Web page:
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Zach Semel


5/13/2020

I feel disoriented scrolling through Trulia apartment listings for a city on the other side of the country while hardly having left my house, let alone having imagined driving 2500 miles.

I feel like I need to smell some candles.

I feel like I want to online shop for a firepit.

I feel disconnected as, without a full-time job, I am more easily reminded of how out-of-touch with my friends I’ve allowed myself to become. This past week, I said I’d go for a walk with one friend and it just never happened, and I know that ‘relationships are a two-way street,’ but I think that this period, if anything, is for feeling as if things are wholly your fault that aren’t.

I feel flimsy, my underworked legs trembling through the mildest of walks, my shoulders quickly sore from moving gallons of water from kitchen to basement.

I feel besieged by the family of squirrels moving in and out of the attic right above my bedroom. When I hear their quick scrambles across my ceiling, their gnawing on the roof’s frame, I feel as if their claws and teeth are scraping at my bones.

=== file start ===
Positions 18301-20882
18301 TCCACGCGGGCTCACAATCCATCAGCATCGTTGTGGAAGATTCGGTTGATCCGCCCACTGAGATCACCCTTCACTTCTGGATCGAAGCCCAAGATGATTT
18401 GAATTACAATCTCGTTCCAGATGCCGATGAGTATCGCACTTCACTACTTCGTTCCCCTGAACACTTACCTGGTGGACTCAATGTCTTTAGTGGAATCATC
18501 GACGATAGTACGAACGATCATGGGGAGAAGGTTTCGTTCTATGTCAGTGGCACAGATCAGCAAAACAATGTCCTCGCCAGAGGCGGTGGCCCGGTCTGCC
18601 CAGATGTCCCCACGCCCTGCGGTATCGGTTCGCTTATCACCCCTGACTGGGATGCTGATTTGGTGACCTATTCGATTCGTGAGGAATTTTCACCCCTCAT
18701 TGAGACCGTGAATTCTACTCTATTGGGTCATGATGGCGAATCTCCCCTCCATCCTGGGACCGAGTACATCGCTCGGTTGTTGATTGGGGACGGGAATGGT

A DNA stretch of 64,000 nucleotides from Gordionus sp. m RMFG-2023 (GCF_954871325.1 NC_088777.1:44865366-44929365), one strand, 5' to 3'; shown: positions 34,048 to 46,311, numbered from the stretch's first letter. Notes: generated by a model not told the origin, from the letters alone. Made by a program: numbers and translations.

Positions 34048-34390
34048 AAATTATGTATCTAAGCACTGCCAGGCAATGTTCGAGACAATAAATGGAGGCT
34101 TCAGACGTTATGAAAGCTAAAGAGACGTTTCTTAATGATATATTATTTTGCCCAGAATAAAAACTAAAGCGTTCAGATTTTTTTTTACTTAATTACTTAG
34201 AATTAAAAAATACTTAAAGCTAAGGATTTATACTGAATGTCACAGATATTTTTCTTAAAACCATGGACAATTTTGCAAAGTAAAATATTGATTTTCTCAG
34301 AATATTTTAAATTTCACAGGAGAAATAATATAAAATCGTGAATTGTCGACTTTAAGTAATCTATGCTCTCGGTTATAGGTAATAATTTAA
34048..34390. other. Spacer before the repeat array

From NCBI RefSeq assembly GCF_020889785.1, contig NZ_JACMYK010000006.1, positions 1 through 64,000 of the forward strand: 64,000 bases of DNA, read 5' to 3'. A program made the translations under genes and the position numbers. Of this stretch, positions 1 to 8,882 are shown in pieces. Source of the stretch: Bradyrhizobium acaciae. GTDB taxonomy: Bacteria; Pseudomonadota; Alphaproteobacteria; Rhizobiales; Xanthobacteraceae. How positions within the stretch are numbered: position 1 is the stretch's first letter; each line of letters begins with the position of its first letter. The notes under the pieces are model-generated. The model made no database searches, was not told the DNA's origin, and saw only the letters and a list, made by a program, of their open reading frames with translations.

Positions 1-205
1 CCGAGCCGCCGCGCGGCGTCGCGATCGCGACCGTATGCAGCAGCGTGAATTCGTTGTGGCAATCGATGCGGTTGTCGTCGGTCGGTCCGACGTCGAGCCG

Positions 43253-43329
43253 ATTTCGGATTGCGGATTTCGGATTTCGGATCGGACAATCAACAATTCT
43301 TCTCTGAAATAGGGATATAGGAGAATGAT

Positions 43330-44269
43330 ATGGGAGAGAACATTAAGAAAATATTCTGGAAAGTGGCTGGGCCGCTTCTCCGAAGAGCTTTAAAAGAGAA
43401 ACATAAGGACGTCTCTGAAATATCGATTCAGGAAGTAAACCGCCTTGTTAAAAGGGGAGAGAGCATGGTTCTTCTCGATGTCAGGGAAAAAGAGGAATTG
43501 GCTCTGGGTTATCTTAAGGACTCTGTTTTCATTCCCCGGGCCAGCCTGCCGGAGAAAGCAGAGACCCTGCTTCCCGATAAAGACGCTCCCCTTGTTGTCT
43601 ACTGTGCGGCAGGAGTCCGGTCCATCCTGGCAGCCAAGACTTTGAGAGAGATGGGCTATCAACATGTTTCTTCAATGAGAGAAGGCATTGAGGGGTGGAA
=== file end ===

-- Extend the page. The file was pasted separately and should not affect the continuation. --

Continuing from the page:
I feel guilty for not using every second of this time to not spend with my family.

I feel guilty for how angry I was at Skylar the first time I watched Breaking Bad as a teenager.

I feel stuck in remembering how wrong I have sometimes been.

I feel triggered—on edge, constantly—by the booms of construction down the street, by the chaotic blaring of caravans honking their appreciation; by shrill sirens and planes roaring overhead.

I feel afraid to sleep. In my dreams, I have been murdered at least a dozen times in the past few months. I have witnessed mass shootings and bear attacks. I have said goodbye to students I will likely never see again. I have killed myself. Last night, I tried heroin and became addicted, and my family was so ashamed of me, and I wished so badly that I could change the choices I’d made.

I feel like I’ve been too hard on myself, of late.

I feel like I never want to stop answering this question—like I’ve been holding the answer in or just forgetting. When I asked my therapist, she said there were a few weeks when I said I was feeling “very good!” and I was surprised. What had I done better those weeks?

I feel like, the next time someone asks me how I am, I might tell them “mixed” because that’s the deepest truth.

I feel so in tune with the hum of my air conditioner and, when it turns off, I often feel that I will be okay, that the silence of a room isn’t gaping enough to swallow me whole.

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All images other than author photos and artist artwork ©Matthew Batt 2020